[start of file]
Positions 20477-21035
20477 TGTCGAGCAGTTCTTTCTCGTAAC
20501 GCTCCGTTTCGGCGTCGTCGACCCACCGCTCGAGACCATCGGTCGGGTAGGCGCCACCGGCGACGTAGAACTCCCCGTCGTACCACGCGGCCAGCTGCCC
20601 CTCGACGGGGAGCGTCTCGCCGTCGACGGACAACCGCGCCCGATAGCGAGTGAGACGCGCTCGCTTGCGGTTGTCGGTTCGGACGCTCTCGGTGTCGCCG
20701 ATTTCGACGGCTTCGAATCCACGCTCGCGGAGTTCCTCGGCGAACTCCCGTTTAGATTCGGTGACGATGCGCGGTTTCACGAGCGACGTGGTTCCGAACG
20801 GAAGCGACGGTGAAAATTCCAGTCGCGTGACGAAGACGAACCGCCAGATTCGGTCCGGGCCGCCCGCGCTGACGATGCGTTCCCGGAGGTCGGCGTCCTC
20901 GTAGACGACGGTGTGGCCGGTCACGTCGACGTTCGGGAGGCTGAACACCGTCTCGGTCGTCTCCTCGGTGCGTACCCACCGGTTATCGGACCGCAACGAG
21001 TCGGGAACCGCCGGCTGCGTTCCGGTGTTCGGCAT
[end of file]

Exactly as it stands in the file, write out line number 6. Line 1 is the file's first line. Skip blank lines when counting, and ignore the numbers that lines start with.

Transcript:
20801 GAAGCGACGGTGAAAATTCCAGTCGCGTGACGAAGACGAACCGCCAGATTCGGTCCGGGCCGCCCGCGCTGACGATGCGTTCCCGGAGGTCGGCGTCCTC